At midnight last night, the 2022 legislative session came to a close. A big THANK YOU to all the legislative leaders who have championed students under the Capitol dome this year!
Now, what exactly happened in these last few days of session?
State Budget’s Impact on Public Education
The House passed a Budget Implementer Bill on Monday, that was also taken up by the Senate late Tuesday night. After a long debate, they gave final approval to HB 5506, which provides over $600M in tax relief, as well as a new per-child credit against state income taxes for many households. The CT Mirror's Keith Phaneuf unpacks the budget here, pointing to a $100M investment in early child care and early childhood programs; a $90M investment in agencies serving people with developmental, mental, and behavioral issues; and an expansion of Medicaid to cover undocumented children who are 12 and under. Among many important sections in the over-600-page bill, this legislation:
Increases funding for bilingual education.
Requires the State Department of Education (SDE) to study special education expenditures by 2023.
Creates a three-tiered model of reimbursement for special education excess costs, based on the property wealth of each town.
Renews the Alliance District program and expands it from 33 districts to 36.
Creates a new Open Choice incentive grant of $2,000 per student in the Hartford region.
Requires local boards of education to conduct inspections of school HVAC systems.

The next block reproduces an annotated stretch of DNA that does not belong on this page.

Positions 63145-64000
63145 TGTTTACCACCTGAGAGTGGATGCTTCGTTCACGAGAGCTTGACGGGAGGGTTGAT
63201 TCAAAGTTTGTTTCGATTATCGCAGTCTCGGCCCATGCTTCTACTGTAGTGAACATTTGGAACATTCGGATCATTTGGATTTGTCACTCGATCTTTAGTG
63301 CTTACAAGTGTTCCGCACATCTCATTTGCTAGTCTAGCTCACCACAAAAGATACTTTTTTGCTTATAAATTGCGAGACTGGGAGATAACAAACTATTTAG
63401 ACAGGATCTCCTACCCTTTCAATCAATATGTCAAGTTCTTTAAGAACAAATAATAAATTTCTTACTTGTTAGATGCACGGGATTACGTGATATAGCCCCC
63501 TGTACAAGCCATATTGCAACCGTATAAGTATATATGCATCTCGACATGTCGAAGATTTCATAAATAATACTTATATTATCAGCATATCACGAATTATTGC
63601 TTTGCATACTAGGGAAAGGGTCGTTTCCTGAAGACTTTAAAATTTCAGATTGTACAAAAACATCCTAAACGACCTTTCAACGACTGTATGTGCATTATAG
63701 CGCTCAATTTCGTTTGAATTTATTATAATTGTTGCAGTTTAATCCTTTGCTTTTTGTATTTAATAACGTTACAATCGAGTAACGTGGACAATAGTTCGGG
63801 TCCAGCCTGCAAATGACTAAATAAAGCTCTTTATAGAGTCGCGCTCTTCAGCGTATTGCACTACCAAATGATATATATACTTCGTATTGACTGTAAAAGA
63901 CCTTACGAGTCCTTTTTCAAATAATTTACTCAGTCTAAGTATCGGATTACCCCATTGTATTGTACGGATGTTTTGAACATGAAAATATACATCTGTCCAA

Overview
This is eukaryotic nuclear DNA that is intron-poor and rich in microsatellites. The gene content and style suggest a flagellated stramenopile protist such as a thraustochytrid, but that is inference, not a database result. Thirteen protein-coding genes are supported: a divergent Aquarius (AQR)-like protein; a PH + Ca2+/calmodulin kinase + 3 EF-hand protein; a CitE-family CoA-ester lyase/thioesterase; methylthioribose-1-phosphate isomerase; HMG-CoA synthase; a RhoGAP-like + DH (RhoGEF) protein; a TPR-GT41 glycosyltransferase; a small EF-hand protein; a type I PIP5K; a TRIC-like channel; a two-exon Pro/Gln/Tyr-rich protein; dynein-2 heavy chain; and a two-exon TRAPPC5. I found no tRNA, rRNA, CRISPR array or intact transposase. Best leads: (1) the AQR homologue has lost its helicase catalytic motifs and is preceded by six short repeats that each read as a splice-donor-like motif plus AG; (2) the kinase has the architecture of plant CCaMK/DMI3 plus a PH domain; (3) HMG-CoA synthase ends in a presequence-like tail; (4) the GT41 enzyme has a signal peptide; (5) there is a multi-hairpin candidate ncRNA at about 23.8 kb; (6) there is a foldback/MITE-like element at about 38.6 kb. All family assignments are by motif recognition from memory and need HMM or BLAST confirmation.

Speeds up the phase-in of need-based weights for students in public charter schools, offering an additional $5M for CT charter schools and students.
The budget bill also makes minor adjustments to the phase-in schedule for the Education Cost Sharing grant, but it will remain essentially the same as it was designed in 2017.
Public School Choice
Within the budget implementer listed above was a considerable win for school choice. While an appropriation allowing the opening of the much-delayed Danbury Charter will need to wait another year, significant financial gains have been made. State charter school operating grants are supposed to be calculated using a per student formula that is weighted based on student need, but those weights are not yet fully phased in. The new budget will accelerate the timeline for a full phase-in of the weights for public charter school students by three years. It also adds funding for 175 additional seats in existing charter schools.
Last week, we took a deep dive into the three large bills impacting mental and behavioral support for children this session. By Tuesday night, each had cleared both the House and Senate. Last Thursday, the Hartford Courant's reporting covered Senate Bill 1, Senate Bill 2 and House Bill 5001—which contemplate resources for schools related to mental health, funding for early childhood, and public health investments in mental health, respectively. And according to the CT Mirror’s coverage on Tuesday, some lawmakers have called children's mental health the defining issue of the 2022 legislative session.
Other Important Reads This Week
With all the action under way in Hartford, we can’t forget to thank all the amazing educators out there during Teacher Appreciation Week!